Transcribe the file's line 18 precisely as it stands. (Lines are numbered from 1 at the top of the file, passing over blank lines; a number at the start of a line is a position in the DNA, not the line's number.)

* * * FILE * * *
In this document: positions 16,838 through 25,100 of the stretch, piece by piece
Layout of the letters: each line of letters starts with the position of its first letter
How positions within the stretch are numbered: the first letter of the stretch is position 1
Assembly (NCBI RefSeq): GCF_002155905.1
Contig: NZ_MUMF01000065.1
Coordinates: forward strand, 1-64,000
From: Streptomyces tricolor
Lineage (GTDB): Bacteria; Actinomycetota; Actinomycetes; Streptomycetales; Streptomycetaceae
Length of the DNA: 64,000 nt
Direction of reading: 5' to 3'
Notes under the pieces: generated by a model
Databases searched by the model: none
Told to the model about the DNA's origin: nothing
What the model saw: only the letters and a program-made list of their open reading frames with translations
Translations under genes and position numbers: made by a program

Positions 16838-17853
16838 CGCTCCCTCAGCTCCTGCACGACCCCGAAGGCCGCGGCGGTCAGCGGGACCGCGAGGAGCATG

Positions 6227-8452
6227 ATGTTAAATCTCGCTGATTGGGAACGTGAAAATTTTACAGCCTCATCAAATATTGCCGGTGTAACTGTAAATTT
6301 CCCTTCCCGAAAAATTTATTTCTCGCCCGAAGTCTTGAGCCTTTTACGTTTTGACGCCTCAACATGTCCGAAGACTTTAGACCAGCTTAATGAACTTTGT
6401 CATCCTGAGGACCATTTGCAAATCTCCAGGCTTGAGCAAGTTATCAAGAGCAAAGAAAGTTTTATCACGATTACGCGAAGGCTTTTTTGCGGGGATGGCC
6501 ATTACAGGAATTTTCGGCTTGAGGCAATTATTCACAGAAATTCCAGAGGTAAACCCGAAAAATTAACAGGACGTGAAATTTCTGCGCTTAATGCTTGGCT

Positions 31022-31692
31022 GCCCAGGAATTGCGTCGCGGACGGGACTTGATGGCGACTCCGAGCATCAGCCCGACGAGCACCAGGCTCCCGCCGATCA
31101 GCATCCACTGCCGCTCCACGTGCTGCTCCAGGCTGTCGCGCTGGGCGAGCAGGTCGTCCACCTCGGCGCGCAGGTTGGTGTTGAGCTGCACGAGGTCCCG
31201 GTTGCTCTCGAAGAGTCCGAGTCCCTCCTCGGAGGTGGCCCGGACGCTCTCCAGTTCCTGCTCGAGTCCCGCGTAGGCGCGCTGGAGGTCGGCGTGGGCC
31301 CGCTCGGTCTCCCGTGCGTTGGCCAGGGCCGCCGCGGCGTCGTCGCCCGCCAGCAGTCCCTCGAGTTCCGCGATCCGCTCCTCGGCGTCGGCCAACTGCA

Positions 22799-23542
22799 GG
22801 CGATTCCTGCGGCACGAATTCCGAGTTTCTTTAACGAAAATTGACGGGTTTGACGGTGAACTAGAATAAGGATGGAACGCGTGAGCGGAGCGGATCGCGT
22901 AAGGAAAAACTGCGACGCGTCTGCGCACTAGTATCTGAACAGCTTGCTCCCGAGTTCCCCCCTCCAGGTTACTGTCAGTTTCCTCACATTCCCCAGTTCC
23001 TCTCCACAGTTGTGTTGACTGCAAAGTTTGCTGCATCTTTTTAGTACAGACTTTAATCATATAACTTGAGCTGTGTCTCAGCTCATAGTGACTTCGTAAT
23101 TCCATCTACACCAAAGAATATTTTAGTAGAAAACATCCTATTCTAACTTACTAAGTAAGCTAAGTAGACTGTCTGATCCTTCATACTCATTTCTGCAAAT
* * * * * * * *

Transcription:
Positions 6227-8452